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Smith, Warner, Bancroft have been punished enough, let them play: ACA president

A day after the Longstaff review that squared some of the blame for the Newlands incident on the win-without-counting-costs environment created by Cricket Australia, president of the Australian Cricketers’ Association Greg Dyer has called for the bans against the trio of Steve Smith, David Warner and Cameron Bancroft to be lifted.

The trio was found guilty of tampering the ball in the Test match against South Africa in March and was subsequently handed lengthy bans. While the captain and his deputy were hit with 12-month suspensions, Bancroft was banned for nine months from playing any international and domestic cricket.

In a 13-point reaction to the developments in regards to the review, an official release from the ACA said: “Given there is now independent verification that CA’s system and culture were contributing factors, the ACA Executive calls for the lifting of the Board imposed penalties on Steve Smith, David Warner and Cameron Bancroft.”

“My message to Cricket Australia is a simple one: these contrite men have been punished enough. Let these contrite men play,” Dyer said.”I add that the ACA will be relentless in pursuing this end.”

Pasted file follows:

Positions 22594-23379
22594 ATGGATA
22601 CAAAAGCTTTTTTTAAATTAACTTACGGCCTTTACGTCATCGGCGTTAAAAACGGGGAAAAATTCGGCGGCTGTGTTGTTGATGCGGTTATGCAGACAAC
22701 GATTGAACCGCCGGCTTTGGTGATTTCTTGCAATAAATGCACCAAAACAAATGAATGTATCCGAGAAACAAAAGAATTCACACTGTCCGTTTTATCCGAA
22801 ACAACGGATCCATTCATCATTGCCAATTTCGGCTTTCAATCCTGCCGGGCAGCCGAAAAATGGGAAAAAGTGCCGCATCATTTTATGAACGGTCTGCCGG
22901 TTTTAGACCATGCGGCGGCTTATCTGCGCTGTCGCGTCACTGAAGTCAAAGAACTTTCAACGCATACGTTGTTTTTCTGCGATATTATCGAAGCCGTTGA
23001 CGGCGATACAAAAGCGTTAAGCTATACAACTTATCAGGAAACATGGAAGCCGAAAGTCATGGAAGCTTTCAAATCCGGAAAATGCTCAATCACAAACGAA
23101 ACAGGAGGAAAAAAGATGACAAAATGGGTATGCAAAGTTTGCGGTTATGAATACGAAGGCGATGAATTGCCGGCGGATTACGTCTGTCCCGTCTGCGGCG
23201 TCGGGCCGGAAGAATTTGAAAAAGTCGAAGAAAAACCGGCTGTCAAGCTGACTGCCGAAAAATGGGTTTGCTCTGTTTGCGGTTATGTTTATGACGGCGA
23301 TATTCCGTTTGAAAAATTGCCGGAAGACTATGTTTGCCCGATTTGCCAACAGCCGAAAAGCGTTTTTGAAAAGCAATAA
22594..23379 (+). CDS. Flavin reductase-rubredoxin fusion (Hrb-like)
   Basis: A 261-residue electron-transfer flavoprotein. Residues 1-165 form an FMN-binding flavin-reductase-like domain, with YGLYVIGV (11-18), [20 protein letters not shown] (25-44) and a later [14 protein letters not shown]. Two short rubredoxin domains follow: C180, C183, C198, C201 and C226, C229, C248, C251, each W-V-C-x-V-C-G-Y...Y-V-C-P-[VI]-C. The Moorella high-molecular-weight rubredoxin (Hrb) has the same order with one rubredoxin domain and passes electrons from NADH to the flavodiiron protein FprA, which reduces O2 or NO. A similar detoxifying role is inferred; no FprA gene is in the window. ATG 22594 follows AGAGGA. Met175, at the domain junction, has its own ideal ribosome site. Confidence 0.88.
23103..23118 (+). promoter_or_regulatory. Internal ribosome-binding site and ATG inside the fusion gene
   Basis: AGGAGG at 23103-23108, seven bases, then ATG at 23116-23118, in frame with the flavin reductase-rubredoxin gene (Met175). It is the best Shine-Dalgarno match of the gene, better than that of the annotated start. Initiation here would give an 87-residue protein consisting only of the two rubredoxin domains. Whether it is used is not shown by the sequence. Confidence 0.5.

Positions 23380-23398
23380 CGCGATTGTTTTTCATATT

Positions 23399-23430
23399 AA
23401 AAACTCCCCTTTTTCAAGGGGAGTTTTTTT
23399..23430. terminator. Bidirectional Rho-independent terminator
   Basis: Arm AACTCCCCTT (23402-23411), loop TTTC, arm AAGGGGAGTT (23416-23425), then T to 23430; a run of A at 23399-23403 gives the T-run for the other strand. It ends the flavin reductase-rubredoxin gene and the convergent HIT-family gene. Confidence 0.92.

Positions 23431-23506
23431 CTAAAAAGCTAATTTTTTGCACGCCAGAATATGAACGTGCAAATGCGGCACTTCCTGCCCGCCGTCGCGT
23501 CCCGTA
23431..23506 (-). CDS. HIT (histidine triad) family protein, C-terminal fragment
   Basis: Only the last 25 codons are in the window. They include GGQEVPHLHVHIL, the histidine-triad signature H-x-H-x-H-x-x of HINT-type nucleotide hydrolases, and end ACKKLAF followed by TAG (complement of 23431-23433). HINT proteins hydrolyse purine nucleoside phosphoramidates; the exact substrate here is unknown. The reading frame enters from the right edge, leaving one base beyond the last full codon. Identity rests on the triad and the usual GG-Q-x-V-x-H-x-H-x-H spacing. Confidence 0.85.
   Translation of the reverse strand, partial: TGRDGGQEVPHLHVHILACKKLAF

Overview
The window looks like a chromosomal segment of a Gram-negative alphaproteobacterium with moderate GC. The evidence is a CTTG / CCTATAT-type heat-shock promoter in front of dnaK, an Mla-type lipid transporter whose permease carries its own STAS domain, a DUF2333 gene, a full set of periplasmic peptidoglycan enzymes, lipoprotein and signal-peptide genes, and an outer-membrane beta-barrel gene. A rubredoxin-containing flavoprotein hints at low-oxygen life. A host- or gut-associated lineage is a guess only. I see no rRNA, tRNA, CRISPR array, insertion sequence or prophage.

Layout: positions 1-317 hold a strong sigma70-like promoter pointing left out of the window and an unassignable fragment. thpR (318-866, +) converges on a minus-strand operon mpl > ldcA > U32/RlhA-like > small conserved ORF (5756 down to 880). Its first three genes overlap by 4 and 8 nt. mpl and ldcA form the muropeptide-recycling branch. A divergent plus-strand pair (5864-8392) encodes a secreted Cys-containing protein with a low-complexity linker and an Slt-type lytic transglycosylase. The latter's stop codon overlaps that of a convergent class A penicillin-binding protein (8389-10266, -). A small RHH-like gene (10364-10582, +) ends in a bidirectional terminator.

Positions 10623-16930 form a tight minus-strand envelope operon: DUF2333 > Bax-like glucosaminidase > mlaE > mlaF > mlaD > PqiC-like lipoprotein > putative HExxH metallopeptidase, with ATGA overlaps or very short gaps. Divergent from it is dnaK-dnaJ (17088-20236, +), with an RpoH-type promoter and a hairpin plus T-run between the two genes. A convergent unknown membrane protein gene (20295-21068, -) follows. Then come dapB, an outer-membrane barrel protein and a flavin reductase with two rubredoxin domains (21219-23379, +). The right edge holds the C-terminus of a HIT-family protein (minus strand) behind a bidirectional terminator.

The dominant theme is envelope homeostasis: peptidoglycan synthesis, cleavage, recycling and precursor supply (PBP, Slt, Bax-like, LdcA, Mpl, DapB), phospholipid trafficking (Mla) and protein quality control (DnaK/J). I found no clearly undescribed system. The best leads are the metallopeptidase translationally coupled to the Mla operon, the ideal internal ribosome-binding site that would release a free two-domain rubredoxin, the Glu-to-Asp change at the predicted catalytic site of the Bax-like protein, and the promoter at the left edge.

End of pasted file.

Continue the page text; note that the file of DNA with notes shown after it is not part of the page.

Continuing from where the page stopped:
It will take some relentlessness as Cricket Australia chairman David Peever stated in no uncertain terms on Monday that there will be no reconsideration of the bans imposed, stating that they were punishments meted out ‘after a very full and thoughtful process.’

“What the Longstaff Review reveals is that Cricket Australia itself must also take a share of responsibility for what happened in South Africa. Yes, this moment of madness was ‘individual’ but now there is evidence and independent verification of system failure as well. This is hugely significant,” Dyer added.

Dyer went on to stress that the trio has already atoned for their mistakes enough, suffering financial losses, chance to represent the country and a very public humiliation.

“With this new information common sense, common decency, basic fairness, proportionality and natural justice demand that the punishment is reduced. The players have already lost time in the game, chances to play for Australia, endured public humiliation and faced massive financial penalties.

Cricket Australia now expects a dialogue with the ACA, once an official submission for cutting the bans short is made by the players’ association.

“We have seen the Australian Cricketers’ Association (statement) and note they will be making a submission to the CA Board in the next 48 hours,” a CA spokesman said. “We look forward to engaging directly with the ACA in a positive and constructive manner in the best interests of the game.”

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